The one thing table tennis had that was unique in sports was its pace. Matches start about every 15 minutes, and there are a ton of them every day. Lines change fast, so there are plenty of chances to bet on a big underdog. In-game betting lines move so fast it can be hard to get wagers in before the odds change again. Matches don't take long and if you want to speed it up, you can bet on sets. Because of the time difference to Russia, it was happening during the morning, and what else was going to fill the time during a pandemic?

The fact that nobody knew anything about table tennis actually became part of the draw. With the wild odds shifts and few really knowing what's going on, bettors found that table tennis underdogs were cashing more often than big underdogs do in other sports. Instead of studying lines and teams, you just bet.

"You play the slots, it's purely a game of chance," said Conor McCormick-Cavanagh, who writes for Denver Westword. "Sports betting can be a game of skill to a point. With table tennis, you can play it like you're rolling the dice or pulling a slot lever. You're betting on some random Russian dude."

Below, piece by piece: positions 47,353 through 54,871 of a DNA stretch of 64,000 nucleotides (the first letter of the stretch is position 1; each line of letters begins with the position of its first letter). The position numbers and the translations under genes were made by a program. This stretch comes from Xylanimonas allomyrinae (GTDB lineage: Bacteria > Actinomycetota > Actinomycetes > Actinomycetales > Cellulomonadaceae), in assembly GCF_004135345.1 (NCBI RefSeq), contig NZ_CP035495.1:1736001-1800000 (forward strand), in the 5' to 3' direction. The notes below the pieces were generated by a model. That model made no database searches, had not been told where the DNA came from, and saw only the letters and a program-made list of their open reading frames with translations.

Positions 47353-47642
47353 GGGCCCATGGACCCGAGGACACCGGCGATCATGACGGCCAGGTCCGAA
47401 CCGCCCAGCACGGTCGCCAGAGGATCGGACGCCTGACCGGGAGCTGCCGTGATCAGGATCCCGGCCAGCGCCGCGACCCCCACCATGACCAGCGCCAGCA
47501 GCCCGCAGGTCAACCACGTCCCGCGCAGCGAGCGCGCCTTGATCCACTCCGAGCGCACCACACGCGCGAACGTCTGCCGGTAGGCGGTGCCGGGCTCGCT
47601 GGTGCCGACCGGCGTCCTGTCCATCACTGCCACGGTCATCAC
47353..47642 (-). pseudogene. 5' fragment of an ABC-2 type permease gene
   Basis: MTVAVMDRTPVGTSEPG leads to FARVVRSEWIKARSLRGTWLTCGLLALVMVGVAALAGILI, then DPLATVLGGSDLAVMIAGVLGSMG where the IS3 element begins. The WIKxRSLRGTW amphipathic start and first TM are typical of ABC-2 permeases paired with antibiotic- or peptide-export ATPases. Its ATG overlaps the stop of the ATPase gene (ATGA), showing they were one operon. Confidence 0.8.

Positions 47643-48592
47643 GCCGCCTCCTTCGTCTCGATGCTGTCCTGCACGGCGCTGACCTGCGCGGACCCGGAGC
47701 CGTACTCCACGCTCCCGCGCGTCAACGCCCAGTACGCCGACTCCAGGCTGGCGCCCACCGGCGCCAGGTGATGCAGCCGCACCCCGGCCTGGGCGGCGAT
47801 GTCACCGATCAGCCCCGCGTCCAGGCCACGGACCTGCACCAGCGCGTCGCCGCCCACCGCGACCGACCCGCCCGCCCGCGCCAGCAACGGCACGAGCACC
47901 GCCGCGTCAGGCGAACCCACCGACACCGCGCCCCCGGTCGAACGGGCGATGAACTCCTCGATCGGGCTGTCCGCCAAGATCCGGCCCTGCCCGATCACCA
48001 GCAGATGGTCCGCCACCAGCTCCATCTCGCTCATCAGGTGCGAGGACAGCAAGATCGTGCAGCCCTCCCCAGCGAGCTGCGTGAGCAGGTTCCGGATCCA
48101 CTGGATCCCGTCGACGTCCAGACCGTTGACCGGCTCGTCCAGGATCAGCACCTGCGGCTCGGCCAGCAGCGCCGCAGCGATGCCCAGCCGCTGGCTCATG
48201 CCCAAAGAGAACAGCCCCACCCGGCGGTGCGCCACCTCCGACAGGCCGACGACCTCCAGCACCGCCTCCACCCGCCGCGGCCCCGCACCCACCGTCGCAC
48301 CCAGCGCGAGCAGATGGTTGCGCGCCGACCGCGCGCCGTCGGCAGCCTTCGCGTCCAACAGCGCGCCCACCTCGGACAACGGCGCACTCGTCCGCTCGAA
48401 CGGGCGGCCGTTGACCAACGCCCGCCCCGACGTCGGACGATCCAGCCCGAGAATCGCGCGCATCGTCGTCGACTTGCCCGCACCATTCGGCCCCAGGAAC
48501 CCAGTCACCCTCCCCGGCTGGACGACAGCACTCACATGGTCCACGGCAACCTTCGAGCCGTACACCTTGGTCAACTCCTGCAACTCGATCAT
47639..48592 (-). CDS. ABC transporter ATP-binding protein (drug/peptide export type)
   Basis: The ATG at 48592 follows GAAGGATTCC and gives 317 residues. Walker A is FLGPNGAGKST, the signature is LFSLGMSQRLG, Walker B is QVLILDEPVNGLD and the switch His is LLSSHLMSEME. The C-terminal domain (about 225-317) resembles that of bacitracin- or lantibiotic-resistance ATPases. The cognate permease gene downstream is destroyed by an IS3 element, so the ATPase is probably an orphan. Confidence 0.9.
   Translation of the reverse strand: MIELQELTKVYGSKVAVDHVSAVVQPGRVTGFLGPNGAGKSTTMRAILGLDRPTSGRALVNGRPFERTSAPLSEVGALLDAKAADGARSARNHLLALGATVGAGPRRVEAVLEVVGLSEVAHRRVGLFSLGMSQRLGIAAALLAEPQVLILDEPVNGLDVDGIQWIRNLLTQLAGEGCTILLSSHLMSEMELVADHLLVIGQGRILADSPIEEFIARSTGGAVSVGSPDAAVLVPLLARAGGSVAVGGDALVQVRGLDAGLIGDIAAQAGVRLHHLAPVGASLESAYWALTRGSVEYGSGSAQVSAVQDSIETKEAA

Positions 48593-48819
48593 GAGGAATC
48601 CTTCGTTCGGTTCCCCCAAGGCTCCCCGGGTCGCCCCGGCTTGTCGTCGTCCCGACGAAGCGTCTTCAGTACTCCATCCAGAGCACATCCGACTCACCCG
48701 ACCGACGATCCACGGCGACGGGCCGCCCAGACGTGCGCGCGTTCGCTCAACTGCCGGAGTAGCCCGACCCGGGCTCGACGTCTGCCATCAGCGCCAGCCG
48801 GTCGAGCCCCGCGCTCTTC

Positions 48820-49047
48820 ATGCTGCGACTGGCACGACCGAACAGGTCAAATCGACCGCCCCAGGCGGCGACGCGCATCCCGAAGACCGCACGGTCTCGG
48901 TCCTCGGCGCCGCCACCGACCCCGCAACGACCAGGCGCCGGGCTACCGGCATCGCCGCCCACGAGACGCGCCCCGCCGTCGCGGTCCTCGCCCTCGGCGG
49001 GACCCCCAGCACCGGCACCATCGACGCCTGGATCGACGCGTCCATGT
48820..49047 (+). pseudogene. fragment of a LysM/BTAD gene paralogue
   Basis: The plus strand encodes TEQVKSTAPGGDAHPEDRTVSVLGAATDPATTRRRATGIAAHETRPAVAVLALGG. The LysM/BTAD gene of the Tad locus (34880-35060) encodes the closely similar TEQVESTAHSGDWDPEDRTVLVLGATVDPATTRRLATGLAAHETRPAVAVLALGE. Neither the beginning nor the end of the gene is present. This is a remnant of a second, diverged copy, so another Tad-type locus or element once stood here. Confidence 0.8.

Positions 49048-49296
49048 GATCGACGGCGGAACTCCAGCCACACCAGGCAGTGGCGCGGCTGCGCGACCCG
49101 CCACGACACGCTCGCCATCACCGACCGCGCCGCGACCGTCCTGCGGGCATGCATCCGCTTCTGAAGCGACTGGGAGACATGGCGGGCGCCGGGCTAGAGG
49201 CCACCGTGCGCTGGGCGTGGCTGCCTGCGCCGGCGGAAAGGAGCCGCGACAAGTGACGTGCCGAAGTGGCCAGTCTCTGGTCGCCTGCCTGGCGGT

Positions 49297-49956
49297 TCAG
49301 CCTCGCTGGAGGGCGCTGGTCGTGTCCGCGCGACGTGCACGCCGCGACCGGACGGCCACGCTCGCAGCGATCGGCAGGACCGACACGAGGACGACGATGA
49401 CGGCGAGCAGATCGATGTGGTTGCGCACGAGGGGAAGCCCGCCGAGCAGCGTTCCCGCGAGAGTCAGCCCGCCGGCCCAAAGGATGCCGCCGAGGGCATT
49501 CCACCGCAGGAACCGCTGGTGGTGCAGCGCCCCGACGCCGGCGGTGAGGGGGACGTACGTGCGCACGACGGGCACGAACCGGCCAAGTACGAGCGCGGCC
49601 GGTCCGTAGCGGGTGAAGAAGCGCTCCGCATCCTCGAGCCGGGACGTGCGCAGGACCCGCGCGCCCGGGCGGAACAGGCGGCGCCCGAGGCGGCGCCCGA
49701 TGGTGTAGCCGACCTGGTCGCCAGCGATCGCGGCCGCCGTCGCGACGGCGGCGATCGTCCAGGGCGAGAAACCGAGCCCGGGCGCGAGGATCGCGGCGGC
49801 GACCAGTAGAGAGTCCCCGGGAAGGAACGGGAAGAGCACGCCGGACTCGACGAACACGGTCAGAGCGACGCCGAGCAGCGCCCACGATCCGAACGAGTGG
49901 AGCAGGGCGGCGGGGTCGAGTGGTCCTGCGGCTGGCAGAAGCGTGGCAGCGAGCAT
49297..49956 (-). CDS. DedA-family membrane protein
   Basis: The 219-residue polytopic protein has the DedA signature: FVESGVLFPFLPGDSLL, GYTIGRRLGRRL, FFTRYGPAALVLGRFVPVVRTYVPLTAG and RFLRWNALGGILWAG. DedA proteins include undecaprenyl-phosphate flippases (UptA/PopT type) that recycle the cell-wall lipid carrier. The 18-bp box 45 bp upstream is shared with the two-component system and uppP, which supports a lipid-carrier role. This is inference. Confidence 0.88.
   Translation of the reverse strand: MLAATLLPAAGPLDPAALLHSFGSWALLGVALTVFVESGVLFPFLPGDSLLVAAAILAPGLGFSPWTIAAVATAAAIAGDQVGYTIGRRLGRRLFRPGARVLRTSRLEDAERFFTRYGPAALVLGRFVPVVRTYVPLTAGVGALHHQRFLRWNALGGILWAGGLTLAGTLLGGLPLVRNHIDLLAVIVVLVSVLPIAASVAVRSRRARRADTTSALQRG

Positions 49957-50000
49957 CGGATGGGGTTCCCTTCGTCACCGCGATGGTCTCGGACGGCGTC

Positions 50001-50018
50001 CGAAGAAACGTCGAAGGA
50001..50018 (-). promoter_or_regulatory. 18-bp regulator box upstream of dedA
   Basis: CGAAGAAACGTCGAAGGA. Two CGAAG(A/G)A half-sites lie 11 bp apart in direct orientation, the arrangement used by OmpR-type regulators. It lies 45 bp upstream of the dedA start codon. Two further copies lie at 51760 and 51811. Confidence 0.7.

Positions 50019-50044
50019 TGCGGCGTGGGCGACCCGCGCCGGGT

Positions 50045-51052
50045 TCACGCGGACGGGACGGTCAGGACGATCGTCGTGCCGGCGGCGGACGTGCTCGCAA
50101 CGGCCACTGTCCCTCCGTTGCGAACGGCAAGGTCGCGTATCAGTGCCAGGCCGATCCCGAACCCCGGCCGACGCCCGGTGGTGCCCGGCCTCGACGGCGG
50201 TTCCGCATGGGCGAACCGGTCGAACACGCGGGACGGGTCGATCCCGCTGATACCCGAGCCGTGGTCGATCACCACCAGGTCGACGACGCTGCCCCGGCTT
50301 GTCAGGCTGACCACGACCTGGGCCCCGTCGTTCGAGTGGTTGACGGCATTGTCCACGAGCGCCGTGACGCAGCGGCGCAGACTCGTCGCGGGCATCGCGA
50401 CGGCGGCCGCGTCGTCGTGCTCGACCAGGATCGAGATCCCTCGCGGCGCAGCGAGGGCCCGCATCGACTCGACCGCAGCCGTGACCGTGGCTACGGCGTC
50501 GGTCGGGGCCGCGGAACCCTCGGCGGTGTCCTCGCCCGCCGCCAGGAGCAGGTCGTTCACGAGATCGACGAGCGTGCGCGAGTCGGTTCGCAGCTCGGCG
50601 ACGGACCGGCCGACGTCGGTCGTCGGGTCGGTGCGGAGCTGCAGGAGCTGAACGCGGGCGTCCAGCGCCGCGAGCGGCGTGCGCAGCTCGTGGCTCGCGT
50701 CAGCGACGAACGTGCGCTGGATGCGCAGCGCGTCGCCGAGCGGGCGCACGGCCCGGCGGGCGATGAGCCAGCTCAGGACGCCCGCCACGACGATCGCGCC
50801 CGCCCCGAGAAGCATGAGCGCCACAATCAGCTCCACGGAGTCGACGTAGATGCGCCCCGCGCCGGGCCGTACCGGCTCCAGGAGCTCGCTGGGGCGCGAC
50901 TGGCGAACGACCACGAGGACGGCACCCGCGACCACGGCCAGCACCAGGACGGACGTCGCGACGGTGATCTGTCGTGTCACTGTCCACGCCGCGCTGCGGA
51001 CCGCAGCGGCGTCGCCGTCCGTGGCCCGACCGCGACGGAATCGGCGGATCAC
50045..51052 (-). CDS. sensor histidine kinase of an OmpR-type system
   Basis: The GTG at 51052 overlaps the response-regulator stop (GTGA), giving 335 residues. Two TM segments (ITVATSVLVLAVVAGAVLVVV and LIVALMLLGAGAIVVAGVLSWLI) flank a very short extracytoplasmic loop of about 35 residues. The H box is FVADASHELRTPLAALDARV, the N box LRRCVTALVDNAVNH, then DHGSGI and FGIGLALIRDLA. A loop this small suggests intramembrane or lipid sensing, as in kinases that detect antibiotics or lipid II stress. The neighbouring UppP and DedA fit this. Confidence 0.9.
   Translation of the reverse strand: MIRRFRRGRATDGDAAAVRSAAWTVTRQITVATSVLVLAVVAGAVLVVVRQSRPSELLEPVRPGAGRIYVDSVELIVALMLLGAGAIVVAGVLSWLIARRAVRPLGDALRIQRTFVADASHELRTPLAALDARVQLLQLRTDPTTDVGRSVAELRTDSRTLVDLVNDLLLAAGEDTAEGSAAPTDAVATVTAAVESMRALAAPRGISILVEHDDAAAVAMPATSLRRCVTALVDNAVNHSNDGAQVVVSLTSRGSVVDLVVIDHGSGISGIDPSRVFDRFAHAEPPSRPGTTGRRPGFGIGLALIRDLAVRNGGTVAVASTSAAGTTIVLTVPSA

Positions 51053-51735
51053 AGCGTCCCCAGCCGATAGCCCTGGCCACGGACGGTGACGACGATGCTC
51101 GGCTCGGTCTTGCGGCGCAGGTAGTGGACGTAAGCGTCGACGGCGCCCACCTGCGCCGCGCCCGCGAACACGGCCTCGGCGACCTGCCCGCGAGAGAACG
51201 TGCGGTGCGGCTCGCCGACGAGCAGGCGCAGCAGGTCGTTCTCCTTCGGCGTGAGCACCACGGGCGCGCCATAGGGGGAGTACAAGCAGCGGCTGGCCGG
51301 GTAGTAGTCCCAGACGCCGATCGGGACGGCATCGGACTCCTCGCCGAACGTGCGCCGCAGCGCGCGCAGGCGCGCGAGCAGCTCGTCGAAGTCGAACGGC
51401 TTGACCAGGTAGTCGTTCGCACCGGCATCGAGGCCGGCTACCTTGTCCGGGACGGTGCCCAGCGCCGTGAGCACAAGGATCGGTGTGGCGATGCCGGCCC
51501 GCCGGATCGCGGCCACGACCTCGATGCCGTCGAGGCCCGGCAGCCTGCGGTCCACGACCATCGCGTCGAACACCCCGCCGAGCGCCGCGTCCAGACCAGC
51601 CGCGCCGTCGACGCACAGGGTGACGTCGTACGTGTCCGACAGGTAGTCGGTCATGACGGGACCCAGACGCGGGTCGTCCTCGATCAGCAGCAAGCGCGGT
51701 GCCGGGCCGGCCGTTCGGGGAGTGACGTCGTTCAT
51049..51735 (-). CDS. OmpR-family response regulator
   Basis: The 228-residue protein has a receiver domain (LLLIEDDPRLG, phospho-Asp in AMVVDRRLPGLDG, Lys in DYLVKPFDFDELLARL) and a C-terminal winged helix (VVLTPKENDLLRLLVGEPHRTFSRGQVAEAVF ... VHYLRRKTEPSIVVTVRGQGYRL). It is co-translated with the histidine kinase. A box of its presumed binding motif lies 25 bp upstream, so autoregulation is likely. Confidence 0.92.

And that's how table tennis became a big deal in Colorado, even though you wouldn't know it because hardly anyone talks about it.

Russian presidential aide Igor Levitin takes part in a VIP tournament as part of the 2020 Russian Table Tennis Championship at the Chertanovo sports complex. (Photo by Mikhail Tereshchenko\TASS via Getty Images)
Russian presidential aide Igor Levitin takes part in a VIP tournament as part of the 2020 Russian Table Tennis Championship at the Chertanovo sports complex. (Photo by Mikhail Tereshchenko\TASS via Getty Images)

Table tennis is popular, but not talked about often

For a sport that is beating some mainstream sports in betting handle and sometimes doing eight figures of bets in a month, wagering on table tennis is a bit like fight club. Nobody talks about it.

It's hard to find any chatter on social media about table tennis betting or bettors who proudly gamble on the sport regularly. Scott said at BetMGM, the table tennis action is mostly dominated by a small number of players who bet often. Due to some concerns about betting irregularities and the fact that a lot of money is coming in on a fast-paced sport that nobody seems to understand well — not even oddsmakers — the house was wary of it. But after a year, sportsbooks haven't lost money on table tennis.

"It's something I was nervous about, but that fear has dissipated," Scott said. "But we keep an eye on it."